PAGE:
Tax Revenues Hit Record in First 5 Months of FY14; 5-Month Deficit Still $377B

March 17, 2014 - 2:41 PM
Jack Lew with President Barack Obama on Jan. 10, 2013, the day Obama nominated Lew as Treasury secretary. (AP Photo)

(CNSNews.com) - Inflation-adjusted federal tax revenues hit a record $1,104,947,000,000 in the first five months of fiscal 2014, but the federal government still ran a $377,379,000,000 deficit during that time, according to the Monthly Treasury Statement for February.

Each month, the Treasury publishes the government’s “total receipts,” including all revenue from individual income taxes, corporate income taxes, social insurance and retirement taxes (including Social Security and Medicare taxes), unemployment insurance taxes, excise taxes, estate and gift taxes, customs duties, and “miscellaneous receipts.”

In constant 2014 dollars, the $1,104,947,000,000 that the federal government collected from October through February in fiscal 2014 was $90,193,750,000 more than the $1,014,753,250,000 it collected in October through February in fiscal 2013.

Inflation-Adjusted Tax Revenue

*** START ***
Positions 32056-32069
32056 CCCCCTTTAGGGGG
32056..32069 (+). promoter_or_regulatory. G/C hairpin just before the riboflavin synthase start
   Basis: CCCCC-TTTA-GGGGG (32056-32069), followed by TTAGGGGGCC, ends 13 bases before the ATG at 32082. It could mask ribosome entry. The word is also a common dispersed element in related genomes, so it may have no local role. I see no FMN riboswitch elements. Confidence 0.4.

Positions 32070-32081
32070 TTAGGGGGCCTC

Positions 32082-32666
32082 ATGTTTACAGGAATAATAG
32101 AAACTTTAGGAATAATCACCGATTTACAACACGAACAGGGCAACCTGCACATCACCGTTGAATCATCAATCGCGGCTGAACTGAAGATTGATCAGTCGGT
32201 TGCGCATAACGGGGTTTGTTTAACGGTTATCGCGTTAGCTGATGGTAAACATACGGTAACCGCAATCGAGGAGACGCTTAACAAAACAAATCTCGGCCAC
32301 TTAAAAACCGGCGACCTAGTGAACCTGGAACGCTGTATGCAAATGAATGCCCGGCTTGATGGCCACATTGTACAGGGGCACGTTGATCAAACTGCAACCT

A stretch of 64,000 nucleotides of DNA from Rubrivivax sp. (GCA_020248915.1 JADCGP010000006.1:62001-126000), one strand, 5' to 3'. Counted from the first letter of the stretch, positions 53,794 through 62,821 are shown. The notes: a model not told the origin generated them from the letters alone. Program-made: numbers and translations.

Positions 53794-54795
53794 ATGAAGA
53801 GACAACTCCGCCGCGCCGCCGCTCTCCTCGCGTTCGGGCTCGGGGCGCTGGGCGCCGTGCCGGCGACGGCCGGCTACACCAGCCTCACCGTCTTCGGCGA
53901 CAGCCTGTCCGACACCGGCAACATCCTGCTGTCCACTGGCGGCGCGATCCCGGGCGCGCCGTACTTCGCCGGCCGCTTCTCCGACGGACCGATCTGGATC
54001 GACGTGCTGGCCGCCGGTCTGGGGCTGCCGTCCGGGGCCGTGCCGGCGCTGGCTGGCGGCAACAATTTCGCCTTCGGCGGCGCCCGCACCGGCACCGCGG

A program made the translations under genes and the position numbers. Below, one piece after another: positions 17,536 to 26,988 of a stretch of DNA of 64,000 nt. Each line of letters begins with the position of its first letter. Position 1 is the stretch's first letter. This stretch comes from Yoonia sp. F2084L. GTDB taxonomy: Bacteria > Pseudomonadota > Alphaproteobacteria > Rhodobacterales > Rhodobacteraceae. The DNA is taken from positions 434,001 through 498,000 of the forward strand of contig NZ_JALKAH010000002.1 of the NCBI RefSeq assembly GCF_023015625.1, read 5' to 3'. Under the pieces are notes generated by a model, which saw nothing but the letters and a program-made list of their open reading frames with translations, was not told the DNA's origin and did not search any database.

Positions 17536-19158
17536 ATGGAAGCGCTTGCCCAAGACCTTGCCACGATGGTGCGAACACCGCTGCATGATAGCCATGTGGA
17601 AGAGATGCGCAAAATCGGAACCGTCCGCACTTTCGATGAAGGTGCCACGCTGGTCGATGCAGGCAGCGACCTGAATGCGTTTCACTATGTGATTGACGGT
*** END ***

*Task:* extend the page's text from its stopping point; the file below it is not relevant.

After the current fiscal year, the second highest federal tax intake in the first five months of a fiscal year occurred in the first five months of fiscal 2007, when the government collected $1,076,721,860,000 in 2014 dollars—or $28,225,140,000 less than in the first five months of this fiscal year.

The first five months of fiscal 2007 ran from October 2006 through February 2007. The last recession hit in December 2007 and ended in June of 2009.

At the beginning of 2013, Congress passed and President Obama signed “The American Taxpayer Relief Act.” While this act made permanent some of the lower tax rates enacted for ten-year periods under President George W. Bush, it also increased some tax rates.

The Congressional Research Service summary of the law said it: “Amends the Internal Revenue Code to: (1) revise income tax rates for individual taxpayers whose taxable income is at or below the $400,000 threshold amount ($450,000 for married couples filing a joint return) and increase the rate to 39.6% for taxpayers whose taxable income exceeds the threshold, (2) set the threshold for the phaseout of personal tax exemptions and itemized deductions at $250,000 for individual taxpayers ($300,000 for married couples filing a joint return), and (3) increase the top marginal estate tax rate from 35% to 40%.

The law also: “Increases the capital gains tax rate from 15% to 20% for taxpayers whose taxable income exceeds the $400,000 threshold amount.”

Although the federal government brought in a record  of approximately $1,104,947,000,000 in revenue in the first five months of fiscal 2014, according to the Treasury, it also spent approximately $1,482,327,000,000—leaving a deficit of approximately $377,379, 000,000.

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